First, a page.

In addition to the many hotly contested insurance and access-related provisions in the America’s Healthy Future Act of 2009, the Chairman’s Mark from Senator Baucus on behalf of the Senate Committee on Finance, released Wednesday, there is in the bill a section that addresses in a substantive way reform of the health care delivery system with a focus on quality.  Much of the underlying thinking in Title III of the bill, entitled "Improving the Quality and Efficiency of Health Care," draws from the Institute of Medicine’s seminal publication in 2001 of Crossing the Quality Chasm.  Especially in Subtitle A, "Transforming the Health Care Delivery System" (pages 75 to 110), one can see the impact of the IOM’s definition of quality as six aims: care that is safe, effective, efficient, patient-centered, equitable and timely. As a current member of the IOM’s Board on Health Care Services, I am gratified to see these ideas captured in important proposed legislation.

In Title III, there are the following key provisions with important long-term implications for health care providers:

·         A hospital value-based purchasing program in Medicare that moves beyond pay-for-reporting on quality measures to paying for hospitals’ actual performance on those measures;

·         A charge to the Secretary of HHS to establish a national quality improvement strategy, which would, among other things, address improvements in patient safety, health outcomes, disparities, effectiveness, efficiency and patient-centeredness;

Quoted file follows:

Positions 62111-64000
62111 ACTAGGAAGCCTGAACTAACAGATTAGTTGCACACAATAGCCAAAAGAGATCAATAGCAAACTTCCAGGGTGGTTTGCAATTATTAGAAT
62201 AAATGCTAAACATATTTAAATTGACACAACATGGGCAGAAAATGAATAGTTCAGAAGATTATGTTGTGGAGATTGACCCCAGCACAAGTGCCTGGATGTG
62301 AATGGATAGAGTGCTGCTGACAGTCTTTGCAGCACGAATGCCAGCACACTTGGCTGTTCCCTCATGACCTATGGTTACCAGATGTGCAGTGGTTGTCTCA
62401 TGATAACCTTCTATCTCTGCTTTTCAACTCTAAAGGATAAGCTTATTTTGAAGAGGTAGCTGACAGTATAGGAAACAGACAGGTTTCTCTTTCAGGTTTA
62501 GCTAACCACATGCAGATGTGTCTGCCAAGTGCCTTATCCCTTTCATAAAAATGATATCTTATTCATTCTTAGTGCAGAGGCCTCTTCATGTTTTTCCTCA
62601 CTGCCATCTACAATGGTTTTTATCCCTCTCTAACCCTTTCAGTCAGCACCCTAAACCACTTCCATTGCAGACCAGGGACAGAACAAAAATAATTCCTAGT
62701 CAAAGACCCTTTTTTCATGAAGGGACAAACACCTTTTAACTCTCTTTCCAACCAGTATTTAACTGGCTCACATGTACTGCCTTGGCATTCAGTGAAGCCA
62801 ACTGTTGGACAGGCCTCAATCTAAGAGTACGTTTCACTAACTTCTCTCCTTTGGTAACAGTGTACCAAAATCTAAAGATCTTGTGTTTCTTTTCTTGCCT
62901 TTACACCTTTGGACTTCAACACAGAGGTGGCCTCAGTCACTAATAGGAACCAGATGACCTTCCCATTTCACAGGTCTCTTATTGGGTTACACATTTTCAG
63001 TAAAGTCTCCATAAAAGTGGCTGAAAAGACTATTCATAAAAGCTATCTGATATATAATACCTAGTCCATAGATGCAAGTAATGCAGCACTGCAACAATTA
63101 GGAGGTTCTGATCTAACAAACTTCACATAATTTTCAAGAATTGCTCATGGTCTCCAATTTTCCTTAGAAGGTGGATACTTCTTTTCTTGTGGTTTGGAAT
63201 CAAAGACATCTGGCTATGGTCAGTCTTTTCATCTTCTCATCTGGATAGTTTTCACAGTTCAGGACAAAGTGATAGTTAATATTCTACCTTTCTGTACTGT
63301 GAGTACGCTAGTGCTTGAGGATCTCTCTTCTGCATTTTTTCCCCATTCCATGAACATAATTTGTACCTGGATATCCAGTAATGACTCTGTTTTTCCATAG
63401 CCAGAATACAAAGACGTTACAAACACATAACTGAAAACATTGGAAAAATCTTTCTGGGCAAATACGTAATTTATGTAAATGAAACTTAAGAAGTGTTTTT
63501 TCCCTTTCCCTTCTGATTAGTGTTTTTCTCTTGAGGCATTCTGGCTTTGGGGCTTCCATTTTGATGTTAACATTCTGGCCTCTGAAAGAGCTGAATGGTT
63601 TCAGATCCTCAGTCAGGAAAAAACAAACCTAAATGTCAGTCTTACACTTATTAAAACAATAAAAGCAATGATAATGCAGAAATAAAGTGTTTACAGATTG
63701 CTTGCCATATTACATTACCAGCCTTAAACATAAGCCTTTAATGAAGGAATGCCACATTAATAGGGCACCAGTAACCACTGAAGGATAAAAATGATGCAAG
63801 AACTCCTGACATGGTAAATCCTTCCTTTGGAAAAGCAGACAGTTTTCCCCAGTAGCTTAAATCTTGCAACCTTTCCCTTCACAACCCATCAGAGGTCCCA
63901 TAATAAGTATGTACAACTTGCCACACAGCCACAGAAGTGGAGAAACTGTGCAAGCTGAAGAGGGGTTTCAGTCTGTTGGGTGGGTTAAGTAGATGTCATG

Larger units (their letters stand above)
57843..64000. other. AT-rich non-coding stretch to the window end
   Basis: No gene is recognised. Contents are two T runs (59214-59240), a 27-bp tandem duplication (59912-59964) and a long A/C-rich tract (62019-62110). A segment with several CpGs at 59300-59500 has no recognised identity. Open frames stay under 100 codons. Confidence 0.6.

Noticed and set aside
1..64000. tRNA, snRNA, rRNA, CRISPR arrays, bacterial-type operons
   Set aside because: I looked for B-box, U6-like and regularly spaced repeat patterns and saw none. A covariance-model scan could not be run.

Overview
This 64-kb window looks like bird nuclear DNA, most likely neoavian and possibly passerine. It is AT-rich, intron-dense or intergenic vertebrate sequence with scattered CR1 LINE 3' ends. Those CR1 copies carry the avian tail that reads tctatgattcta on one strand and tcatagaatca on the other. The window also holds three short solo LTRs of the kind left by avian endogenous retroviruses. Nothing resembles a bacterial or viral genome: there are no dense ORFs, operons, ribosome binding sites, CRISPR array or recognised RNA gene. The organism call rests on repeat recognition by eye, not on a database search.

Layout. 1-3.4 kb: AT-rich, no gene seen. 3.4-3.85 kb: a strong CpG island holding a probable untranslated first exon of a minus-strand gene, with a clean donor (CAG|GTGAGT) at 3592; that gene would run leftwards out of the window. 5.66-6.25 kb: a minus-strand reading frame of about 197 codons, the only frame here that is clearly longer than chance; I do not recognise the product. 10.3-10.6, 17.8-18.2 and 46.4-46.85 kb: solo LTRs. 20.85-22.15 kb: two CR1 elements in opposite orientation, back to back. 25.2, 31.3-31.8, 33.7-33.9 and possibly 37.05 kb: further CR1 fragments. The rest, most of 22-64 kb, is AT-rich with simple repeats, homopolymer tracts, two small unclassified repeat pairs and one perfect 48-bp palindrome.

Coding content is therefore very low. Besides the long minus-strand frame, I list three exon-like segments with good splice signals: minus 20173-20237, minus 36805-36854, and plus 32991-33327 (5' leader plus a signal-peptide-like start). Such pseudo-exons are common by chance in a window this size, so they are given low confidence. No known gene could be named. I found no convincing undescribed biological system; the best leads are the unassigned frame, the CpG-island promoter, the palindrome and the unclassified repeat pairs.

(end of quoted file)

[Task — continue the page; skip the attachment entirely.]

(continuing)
·         Recognition of Accountable Care Organizations, which, beginning in 2012, would be allowed to qualify for incentive bonus payments; among other requirements, an ACO would have to have a formal legal structure to allow it to receive bonuses and distribute them to participating providers;

·         Formation at CMS of an Innovation Center that would be required to test and evaluate patient-centered delivery and payment models;

·         The establishment of a bundled payment pilot program involving multiple providers to cover costs across the continuum of care and entire episodes of care; if the pilot is successful, it would be made a permanent part of the Medicare program;

·         Beginning in 2013, reductions in Medicare payments to hospitals with preventable readmissions above a threshold based on appropriate evidence-based measures.

There is much more content in Title III, but the above gives a flavor.  If passed, these sorts of provisions can help advance the quality of our delivery system enormously.  I think that they have bipartisan support.  And I think they have a chance of surviving any final bill that might get passed. If so, a period of expedited innovation, clinical integration and sharing of best practices in quality health care realistically could result. We may look back in several years at this Fall of 2009 as a moment of transformation in our delivery system.

Click here to see a copy of my article published in the BNA Health Law Reporter.